Over Christmas as much as 83 square kilometres of wrapping paper will end up in UK rubbish bins, enough to cover an area larger than Guernsey - try to unwrap your pressies so you can reuse the paper or use coloured pages from magazines. Producing steel from recycled material saves 75% of the energy needed for steel made from virgin material and every steel can is 100% recycleable. It can be recycled over and over again into products like bicycles and of course new cans. If all the aluminium drinks cans sold in the UK were recycled there would be 14 million fewer dustbins, and if you recycle one today it can be made into a new can, filled and be back on the shelf in just six weeks. A recycled aluminium can saves enough energy to run a television for three hours.
We can all recycle more of our household waste, but the effect of going green at work can be even more dramatic. Try and persuade your workplace to buy recycled products, items that can be repaired rather than disposable ones and of course to recycle their waste. As more companies insist on recycled products, more suppliers will offer a wider range and prices will come down. By buying items that are better quality and more durable, over time we reduce our purchase costs and our landfill impact. Set up a recycling scheme for laser and inkjet cartridges, mobile phones or aluminium cans and raise funds for a charity like the Barn Owl Trust.
Buy low energy light bulbs. Don't leave TV or computer screens on standby. Make sure you turn off lights and computers rather than leave them on overnight. When you need a new appliance like a fridge or a washing machine always try to buy the energy efficient version. It may be more expensive to buy but over time the energy savings should recoup the extra cost. Using less energy makes economic sense as well as helping the environment.
There are now lots of furniture recycling schemes so when you are thinking about replacing your household goods contact a local one and see what they have or at least offer them your old goods rather than sending them to landfill. See our links page for more information.
There are loads of ways you can help to conserve the environment and one of the most powerful is choosing wisely how you spend your money. Profit is a great motivator for change and companies do respond to consumer pressure. If we all try to make sure that at least some of our purchases are ethical and environmentally sound, it really will make a difference. Try to shop locally whenever possible and choose local products. Both will help reduce food miles. Buy products with less packaging or with packaging that can be recycled. Just remembering to take your own bags with you will help. British shoppers use an average 280 bags each a year and 100,000 tonnes of plastic bags (the same weight as 70,000 cars) are thrown away in the country every year.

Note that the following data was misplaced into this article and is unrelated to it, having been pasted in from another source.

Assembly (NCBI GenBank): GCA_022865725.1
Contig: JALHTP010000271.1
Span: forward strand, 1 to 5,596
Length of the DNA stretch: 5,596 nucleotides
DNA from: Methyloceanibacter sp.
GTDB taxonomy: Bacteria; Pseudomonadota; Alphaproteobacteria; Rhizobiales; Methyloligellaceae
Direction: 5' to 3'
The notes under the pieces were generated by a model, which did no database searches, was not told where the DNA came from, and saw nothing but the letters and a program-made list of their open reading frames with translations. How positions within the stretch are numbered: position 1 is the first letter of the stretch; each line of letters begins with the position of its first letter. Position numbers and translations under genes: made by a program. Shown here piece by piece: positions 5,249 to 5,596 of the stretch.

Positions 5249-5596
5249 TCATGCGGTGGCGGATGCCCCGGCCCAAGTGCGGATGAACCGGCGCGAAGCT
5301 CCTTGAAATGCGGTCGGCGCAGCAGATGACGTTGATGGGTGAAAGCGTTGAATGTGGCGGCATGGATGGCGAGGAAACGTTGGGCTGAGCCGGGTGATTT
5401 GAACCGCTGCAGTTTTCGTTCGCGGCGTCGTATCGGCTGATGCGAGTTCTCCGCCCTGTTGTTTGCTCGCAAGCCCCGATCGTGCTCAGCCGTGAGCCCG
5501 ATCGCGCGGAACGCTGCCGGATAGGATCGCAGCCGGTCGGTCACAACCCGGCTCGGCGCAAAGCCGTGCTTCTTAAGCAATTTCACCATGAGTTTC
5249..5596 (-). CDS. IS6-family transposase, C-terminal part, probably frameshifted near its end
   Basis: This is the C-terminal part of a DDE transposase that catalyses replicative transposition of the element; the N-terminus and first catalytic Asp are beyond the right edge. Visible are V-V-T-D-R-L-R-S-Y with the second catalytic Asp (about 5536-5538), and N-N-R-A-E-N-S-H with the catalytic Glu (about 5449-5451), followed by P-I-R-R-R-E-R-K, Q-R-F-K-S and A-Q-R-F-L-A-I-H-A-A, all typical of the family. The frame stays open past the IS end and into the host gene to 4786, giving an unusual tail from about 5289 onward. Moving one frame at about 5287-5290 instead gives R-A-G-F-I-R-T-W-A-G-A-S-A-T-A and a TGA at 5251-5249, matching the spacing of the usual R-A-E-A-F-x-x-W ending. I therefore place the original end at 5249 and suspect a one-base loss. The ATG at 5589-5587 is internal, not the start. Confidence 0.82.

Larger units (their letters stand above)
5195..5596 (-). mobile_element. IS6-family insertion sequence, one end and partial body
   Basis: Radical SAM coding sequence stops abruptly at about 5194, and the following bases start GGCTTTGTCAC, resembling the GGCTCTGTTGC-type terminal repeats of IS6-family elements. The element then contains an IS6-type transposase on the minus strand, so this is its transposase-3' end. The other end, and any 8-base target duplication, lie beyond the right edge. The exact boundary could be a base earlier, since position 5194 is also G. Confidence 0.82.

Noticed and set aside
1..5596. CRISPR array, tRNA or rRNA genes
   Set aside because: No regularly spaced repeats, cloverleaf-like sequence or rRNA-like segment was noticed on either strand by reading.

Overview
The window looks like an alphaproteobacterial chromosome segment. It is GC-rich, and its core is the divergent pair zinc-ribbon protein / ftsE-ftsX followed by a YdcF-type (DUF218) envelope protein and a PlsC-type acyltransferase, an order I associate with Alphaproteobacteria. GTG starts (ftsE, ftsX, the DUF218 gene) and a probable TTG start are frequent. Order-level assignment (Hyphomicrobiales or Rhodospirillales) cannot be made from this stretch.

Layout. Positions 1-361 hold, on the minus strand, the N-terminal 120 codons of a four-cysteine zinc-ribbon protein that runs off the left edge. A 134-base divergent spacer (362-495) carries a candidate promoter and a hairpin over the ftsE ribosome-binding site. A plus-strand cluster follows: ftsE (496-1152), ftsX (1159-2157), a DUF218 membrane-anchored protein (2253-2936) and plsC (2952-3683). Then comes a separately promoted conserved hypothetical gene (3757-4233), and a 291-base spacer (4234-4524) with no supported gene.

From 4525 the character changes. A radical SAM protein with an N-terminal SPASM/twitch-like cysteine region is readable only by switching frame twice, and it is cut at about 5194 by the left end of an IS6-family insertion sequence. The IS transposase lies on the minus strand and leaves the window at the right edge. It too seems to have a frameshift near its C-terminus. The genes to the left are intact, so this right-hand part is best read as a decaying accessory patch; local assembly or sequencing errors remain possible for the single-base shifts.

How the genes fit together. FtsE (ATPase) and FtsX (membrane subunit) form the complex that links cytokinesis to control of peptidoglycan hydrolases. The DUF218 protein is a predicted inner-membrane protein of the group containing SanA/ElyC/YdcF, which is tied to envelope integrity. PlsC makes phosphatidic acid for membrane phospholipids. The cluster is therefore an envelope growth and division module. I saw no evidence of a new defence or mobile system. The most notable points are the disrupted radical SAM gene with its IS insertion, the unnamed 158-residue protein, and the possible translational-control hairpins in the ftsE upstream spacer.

We have a highly mobile society, which produces a huge amount of CO2 and contributes to global warming. Whether you drive or fly you can contribute to a carbon neutral scheme to balance out your CO2 emissions. The Environmental Transport Association (in our links page) runs a carbon neutral scheme you may like to check out.
Our roads are saturated with traffic and these days more children and adults are suffering from asthma and other bronchial complaints. Try and avoid single occupancy car journeys wherever possible. Local authorities and some web sites operate car-sharing schemes. Lobby for better public transport. Walk the children to school rather than drive, especially short distances, even if you drive some of the way and only walk the last 100 yards, it gives the children more exercise and makes the roads around the school much safer. Suggest interest free loans for employees to buy bicycles (which can earn tax benefits). Use lead free petrol for short journeys and diesel for long journeys if you have a choice of vehicles.
How all of this helps Barn Owls
We hope this page will have inspired you and that you feel that some of these suggestions are worth a try. Please contact us if you have any green ideas you'd like to share.
It's worth remembering that almost all of the causes of Barn Owl decline are man made. Most Barn Owls die of starvation or become road casualties. The way we live, travel and our demand for cheap food have changed the countryside dramatically over the last century and changes to the climate due to global warming could have an even more devastating effect. Anything you can do to help reduce your impact on the natural world will be good for the planet and potentially help Barn Owl conservation. Visit our links page for more information and remember: together we really can make a world of difference.